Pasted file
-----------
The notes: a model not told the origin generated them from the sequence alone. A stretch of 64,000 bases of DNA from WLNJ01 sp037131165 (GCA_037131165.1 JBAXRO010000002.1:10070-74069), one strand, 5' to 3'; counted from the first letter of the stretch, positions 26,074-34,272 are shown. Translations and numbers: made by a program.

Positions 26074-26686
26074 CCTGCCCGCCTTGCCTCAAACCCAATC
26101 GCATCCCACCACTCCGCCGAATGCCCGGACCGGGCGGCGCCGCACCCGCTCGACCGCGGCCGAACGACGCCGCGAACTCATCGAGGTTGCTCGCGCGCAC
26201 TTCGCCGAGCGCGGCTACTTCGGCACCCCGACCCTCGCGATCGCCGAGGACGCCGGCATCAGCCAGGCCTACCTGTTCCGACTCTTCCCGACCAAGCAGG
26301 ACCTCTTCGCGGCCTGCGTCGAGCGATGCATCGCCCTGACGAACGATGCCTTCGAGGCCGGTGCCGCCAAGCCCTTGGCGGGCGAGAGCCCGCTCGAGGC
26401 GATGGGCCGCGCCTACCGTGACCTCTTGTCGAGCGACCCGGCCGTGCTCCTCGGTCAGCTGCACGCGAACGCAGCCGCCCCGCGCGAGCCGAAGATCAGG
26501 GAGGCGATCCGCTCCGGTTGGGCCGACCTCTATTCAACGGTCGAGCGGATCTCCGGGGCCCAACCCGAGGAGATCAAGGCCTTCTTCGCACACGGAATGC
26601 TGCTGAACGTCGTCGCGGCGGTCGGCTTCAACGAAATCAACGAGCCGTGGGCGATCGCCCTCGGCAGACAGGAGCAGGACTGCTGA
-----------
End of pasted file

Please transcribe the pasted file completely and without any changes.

The notes: a model not told the origin generated them from the sequence alone. A stretch of 64,000 bases of DNA from WLNJ01 sp037131165 (GCA_037131165.1 JBAXRO010000002.1:10070-74069), one strand, 5' to 3'; counted from the first letter of the stretch, positions 26,074-34,272 are shown. Translations and numbers: made by a program.

Positions 26074-26686
26074 CCTGCCCGCCTTGCCTCAAACCCAATC
26101 GCATCCCACCACTCCGCCGAATGCCCGGACCGGGCGGCGCCGCACCCGCTCGACCGCGGCCGAACGACGCCGCGAACTCATCGAGGTTGCTCGCGCGCAC
26201 TTCGCCGAGCGCGGCTACTTCGGCACCCCGACCCTCGCGATCGCCGAGGACGCCGGCATCAGCCAGGCCTACCTGTTCCGACTCTTCCCGACCAAGCAGG
26301 ACCTCTTCGCGGCCTGCGTCGAGCGATGCATCGCCCTGACGAACGATGCCTTCGAGGCCGGTGCCGCCAAGCCCTTGGCGGGCGAGAGCCCGCTCGAGGC
26401 GATGGGCCGCGCCTACCGTGACCTCTTGTCGAGCGACCCGGCCGTGCTCCTCGGTCAGCTGCACGCGAACGCAGCCGCCCCGCGCGAGCCGAAGATCAGG
26501 GAGGCGATCCGCTCCGGTTGGGCCGACCTCTATTCAACGGTCGAGCGGATCTCCGGGGCCCAACCCGAGGAGATCAAGGCCTTCTTCGCACACGGAATGC
26601 TGCTGAACGTCGTCGCGGCGGTCGGCTTCAACGAAATCAACGAGCCGTGGGCGATCGCCCTCGGCAGACAGGAGCAGGACTGCTGA